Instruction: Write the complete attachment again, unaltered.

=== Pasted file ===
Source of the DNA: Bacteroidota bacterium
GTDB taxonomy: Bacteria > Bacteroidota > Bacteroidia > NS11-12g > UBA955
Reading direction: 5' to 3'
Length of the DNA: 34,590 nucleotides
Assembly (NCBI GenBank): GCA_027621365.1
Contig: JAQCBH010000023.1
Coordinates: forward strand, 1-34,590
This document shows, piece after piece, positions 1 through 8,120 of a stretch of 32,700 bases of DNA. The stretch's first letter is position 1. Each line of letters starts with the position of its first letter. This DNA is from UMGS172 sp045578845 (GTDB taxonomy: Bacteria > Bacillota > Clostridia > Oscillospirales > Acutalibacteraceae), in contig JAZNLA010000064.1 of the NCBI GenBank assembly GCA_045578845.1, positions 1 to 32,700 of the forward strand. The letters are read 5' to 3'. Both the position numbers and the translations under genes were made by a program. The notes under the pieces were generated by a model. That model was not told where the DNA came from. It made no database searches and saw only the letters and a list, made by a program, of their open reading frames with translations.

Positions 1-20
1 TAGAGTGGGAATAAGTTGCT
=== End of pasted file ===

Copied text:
Source of the DNA: Bacteroidota bacterium
GTDB taxonomy: Bacteria > Bacteroidota > Bacteroidia > NS11-12g > UBA955
Reading direction: 5' to 3'
Length of the DNA: 34,590 nucleotides
Assembly (NCBI GenBank): GCA_027621365.1
Contig: JAQCBH010000023.1
Coordinates: forward strand, 1-34,590
This document shows, piece after piece, positions 1 through 8,120 of a stretch of 32,700 bases of DNA. The stretch's first letter is position 1. Each line of letters starts with the position of its first letter. This DNA is from UMGS172 sp045578845 (GTDB taxonomy: Bacteria > Bacillota > Clostridia > Oscillospirales > Acutalibacteraceae), in contig JAZNLA010000064.1 of the NCBI GenBank assembly GCA_045578845.1, positions 1 to 32,700 of the forward strand. The letters are read 5' to 3'. Both the position numbers and the translations under genes were made by a program. The notes under the pieces were generated by a model. That model was not told where the DNA came from. It made no database searches and saw only the letters and a list, made by a program, of their open reading frames with translations.

Positions 1-20
1 TAGAGTGGGAATAAGTTGCT